The article provided an interesting reference point for Apple Card. It had $2.3 billion in balance as of the end of June 2020. The GM’s portfolio has around $3 billion in balance. As mentioned above, the purchasing behavior of Apple Card holders may differ from that of GM credit card users, but it’s worth pointing out that Apple Card was launched only last October and GM credit cards have been available for much longer. It indicates that Apple Card is likely regularly used and has a decent growth.

Epic Games picked an ‘epic’ fight with Apple and Google

In its latest update of Fortnite, Epic Games offered users a payment option designed to circumvent the App Store and Google Play Store’s rules on commission fees. Using Epic Games’ new payment scheme, users would save around 20% compared to using the in-app payment on the App Store and the Google Play Store while the game maker avoids paying Apple and Google 30% commission. The two giants promptly removed the game from their stores. Epic Games went on to sue both companies for anti-competition practices and abuse of power. In a move conspicuously aimed at provoking Apple, Epic Games released an ads mocking the company’s legendary 1984 campaign.

Source: The Verge

The quick releases of the ads and lawsuits showed that Epic Games WANTED this fight and expected retaliation from Apple and Google. The game maker has enough money and popularity to think that they have leverage. Plus, it’s likely banking on public pressure and the recent scrutiny into big tech companies from lawmakers. Given the level of planning and what is at stake here, Epic Games clearly thinks they have enough to win, but Apple doesn’t back down. If Apple caves into Epic Games’ demands, it will set a dangerous precedent that any developers that want to get more margin can corner the company. While I do not think Epic Games will win their lawsuits, Apple and Google will ultimately be hurt in terms of brand equity and reputation. Plus, it will give lawmakers more ammunition in their investigation into the Cupertino-based company’s alleged anti-competition practices.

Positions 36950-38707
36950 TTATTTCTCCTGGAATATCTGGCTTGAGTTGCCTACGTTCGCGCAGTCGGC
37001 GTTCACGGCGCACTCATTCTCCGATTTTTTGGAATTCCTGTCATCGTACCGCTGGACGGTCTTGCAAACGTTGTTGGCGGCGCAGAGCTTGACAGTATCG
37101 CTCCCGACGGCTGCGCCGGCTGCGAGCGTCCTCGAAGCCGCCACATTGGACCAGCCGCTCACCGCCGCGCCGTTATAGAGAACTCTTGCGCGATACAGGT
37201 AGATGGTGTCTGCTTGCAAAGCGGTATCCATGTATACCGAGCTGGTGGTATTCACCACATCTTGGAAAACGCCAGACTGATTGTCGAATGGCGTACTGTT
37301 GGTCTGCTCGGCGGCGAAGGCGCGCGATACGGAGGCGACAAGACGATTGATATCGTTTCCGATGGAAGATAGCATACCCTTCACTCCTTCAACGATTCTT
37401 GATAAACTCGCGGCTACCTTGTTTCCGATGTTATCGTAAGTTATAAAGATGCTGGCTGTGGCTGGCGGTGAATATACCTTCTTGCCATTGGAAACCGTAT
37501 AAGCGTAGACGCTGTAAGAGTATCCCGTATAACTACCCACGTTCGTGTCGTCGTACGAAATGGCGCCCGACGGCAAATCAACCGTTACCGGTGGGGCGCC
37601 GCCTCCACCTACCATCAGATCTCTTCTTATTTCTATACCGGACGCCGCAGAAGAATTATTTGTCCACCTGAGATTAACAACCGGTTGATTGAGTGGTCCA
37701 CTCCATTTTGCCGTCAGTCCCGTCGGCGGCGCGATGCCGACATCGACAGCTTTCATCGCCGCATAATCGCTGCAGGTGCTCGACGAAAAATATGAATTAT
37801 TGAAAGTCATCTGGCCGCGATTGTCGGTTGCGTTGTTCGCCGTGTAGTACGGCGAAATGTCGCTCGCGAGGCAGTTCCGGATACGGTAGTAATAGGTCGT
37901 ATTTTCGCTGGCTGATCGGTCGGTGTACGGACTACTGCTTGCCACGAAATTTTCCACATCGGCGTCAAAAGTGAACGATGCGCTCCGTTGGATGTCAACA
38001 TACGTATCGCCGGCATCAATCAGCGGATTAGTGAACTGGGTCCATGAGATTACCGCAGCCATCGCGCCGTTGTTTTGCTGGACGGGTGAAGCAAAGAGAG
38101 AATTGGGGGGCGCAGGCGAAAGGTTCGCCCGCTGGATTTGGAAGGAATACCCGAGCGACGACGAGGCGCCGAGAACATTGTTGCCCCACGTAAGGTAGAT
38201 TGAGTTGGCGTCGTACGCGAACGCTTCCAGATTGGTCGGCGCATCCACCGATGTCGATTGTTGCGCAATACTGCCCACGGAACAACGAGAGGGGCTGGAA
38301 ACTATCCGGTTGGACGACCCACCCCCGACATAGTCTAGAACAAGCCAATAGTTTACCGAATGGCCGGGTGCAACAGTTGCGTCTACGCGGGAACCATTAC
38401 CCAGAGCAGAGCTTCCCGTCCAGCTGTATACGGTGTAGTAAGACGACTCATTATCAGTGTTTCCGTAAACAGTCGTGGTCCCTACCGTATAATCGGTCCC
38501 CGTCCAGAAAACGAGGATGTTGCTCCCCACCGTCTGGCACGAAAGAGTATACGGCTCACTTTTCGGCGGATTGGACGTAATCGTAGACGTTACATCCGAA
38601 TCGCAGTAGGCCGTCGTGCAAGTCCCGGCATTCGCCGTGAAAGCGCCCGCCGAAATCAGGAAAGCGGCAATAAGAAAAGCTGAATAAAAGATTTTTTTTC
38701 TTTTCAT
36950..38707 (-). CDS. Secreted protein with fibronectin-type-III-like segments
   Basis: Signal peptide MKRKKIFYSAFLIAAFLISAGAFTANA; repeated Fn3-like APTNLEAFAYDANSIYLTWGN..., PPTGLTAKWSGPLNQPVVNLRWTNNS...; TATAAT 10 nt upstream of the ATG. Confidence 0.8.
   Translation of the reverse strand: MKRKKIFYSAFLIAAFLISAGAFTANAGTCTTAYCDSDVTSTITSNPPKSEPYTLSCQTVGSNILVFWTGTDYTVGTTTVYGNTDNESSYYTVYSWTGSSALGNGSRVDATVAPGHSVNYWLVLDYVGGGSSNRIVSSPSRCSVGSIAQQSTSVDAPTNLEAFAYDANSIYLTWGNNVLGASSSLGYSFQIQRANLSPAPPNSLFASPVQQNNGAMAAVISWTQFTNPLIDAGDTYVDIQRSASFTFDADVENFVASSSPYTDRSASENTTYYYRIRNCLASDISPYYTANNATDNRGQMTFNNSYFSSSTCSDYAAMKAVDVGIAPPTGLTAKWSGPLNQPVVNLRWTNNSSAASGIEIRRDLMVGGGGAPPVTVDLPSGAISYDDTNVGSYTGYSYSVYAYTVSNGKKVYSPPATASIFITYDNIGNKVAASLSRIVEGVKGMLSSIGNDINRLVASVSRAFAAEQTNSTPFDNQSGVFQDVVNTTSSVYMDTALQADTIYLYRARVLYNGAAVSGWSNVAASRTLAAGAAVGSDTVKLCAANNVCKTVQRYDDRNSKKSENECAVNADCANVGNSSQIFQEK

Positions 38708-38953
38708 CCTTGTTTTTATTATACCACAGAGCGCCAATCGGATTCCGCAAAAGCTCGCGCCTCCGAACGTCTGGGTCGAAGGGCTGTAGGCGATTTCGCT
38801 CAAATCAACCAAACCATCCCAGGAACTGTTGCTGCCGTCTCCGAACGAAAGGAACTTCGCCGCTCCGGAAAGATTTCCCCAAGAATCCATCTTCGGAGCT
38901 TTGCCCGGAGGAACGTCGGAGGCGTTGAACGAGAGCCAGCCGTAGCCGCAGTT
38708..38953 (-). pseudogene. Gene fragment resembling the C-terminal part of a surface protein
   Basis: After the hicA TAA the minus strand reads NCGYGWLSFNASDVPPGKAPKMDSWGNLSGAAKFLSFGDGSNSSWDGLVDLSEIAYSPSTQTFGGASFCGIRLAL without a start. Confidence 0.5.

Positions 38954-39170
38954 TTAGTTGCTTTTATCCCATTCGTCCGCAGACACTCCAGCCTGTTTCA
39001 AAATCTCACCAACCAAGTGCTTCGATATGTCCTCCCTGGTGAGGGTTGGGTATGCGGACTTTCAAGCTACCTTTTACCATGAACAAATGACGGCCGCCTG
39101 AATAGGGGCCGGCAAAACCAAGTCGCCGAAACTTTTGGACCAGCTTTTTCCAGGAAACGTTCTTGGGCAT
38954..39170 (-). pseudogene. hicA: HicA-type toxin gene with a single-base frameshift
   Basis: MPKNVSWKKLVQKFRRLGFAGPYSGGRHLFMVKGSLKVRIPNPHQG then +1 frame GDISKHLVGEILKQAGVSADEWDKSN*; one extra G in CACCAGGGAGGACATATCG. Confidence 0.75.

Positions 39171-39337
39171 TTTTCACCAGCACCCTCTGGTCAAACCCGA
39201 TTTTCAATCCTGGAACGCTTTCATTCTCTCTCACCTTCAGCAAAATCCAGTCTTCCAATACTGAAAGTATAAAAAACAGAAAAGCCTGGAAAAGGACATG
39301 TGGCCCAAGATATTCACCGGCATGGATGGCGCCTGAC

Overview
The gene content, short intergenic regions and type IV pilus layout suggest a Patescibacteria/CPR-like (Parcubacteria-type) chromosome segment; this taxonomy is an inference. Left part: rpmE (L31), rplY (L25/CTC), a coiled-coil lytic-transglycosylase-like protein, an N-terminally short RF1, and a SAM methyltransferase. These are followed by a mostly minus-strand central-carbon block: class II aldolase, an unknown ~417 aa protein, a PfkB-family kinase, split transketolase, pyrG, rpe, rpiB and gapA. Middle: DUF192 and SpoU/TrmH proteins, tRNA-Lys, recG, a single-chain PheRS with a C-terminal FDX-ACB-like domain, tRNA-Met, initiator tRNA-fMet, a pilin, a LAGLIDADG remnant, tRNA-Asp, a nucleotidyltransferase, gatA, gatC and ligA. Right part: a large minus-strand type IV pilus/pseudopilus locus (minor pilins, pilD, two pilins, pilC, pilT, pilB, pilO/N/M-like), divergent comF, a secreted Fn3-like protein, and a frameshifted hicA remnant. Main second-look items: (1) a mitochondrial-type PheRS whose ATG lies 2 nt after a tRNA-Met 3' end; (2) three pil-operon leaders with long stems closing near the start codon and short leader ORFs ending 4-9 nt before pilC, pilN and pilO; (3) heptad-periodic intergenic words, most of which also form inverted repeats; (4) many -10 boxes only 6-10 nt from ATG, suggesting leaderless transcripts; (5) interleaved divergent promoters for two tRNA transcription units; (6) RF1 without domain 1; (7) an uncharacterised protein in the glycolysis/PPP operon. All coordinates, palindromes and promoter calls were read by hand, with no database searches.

Even though I think Apple has contributed immensely to the distribution of software around the world and the app economies, and in some cases, they didn’t do anything outrageous or wrong, it’s time for them to sit down and rethink the App Store. Recent clashes with developers and increasing pressure from lawmakers, if dragged out too long, will harm the company in the long run. It’s fair to say that despite getting close to the unprecedented valuation of $2 trillion, Apple still enjoys quite some goodwill from many consumers and developers. While the goodwill is still in the bank, it should start rethinking its position on the App Store and avoid future trouble.

California vs Gig Economy

California’s law that requires gig economy companies such as Uber and Lyft to classify workers as employees is going to be in effect on 20th August 2020. The two companies went to the California Supreme Court to seek for an injunction that would table the law temporarily. Today, the Court rejected the motion from Uber and Lyft. Earlier on this week, Uber CEO threatened to suspect operations in California and potentially leave the state for good if their legal fight failed.